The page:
Sunday, September 07, 2008

Clean Coal Technologies Breathe New Life Into an Ancient Fossil Fuel

Coal contains a lot of pollutants such as mercury. Burning coal tends to release the pollutants into the air where it can damage numerous ecosystems, including human bodies. Better coal to energy technologies hold the promise of extracting the energy from coal, but separating the pollutants where they can be safely stored away from living systems. That is clean coal.

Other types of coal powerplant technologies are also called "clean coal." These technologies go further, and separate the CO2 from the exhaust gases of a coal burn. The CO2 is then either used for productive uses, or is sequestered underground or undersea. A modified Swedish owned plant in Germany is trying to learn the best ways of sequestering CO2 from exhaust.
The U.S. produces half its electricity from burning coal—and pumps out more than 40 percent of its carbon dioxide (CO2) emissions in the process. Vattenfall—the enormous Swedish electric company—has a similar problem, though it sources most of its electricity in that Nordic country from dams and nuclear power plants.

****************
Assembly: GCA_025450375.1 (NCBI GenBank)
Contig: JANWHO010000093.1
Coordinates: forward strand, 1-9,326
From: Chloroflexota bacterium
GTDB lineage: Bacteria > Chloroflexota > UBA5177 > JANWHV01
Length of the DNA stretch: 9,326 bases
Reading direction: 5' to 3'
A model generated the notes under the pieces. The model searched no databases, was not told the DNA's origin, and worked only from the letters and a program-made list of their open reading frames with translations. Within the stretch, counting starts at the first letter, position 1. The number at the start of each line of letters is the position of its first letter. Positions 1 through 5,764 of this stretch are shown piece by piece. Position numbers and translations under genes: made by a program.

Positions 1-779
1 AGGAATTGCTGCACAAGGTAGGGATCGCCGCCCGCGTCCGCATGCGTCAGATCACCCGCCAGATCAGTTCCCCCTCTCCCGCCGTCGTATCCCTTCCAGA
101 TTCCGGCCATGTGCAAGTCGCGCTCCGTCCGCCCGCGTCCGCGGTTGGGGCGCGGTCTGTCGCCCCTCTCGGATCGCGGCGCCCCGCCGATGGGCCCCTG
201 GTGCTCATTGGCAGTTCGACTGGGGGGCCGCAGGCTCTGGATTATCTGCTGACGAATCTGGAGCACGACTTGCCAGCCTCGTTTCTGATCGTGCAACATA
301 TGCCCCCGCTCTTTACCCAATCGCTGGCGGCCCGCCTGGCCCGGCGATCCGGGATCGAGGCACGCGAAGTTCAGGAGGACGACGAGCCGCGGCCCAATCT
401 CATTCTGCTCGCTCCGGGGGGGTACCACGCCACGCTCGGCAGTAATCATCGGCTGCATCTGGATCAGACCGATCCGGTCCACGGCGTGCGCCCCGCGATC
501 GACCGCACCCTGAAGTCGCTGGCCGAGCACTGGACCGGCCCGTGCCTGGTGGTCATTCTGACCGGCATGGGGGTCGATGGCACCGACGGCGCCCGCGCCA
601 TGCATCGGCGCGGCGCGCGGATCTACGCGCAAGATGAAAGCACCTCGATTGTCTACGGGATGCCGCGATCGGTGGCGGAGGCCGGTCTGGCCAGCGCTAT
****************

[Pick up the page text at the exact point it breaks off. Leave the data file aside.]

The company also owns a slew of dirty, old coal-fired power plants in the former East Germany. These plants burn the dirtiest form of coal, lignite (a.k.a. brown coal), which is soft because it’s still damp and produces much more polluting soot when burned.

With the onset of a new CO2 emissions trading scheme in the European Union, Vattenfall decided to build a demonstration project at its lignite-burning power plant in Schwarze Pumpe. The technology is called oxyfuel, and it basically relies on burning coal in pure oxygen and CO2 rather than normal air.

By stripping out the nitrogen and other gases, the burning coal produces mostly water vapor and nearly pure carbon dioxide. After condensing the water, the CO2 can be bottled and pumped underground (in this case, into an old natural gas field to get even more methane out of the ground).
Okay, so it isn't the most elegant way of separting CO2 from exhaust. It costs energy to produce the pure O2 in the first place, so it is not actually economical at this point. Not without absurd carbon trading scams so prevalent in Europe these days.

Eventually an economical way of separating CO2 from exhaust will be developed, just as economical ways of separating other useful materials from exhaust, waste, garbage, and castoffs will be developed. Best stop wasting all those valuables, humans.

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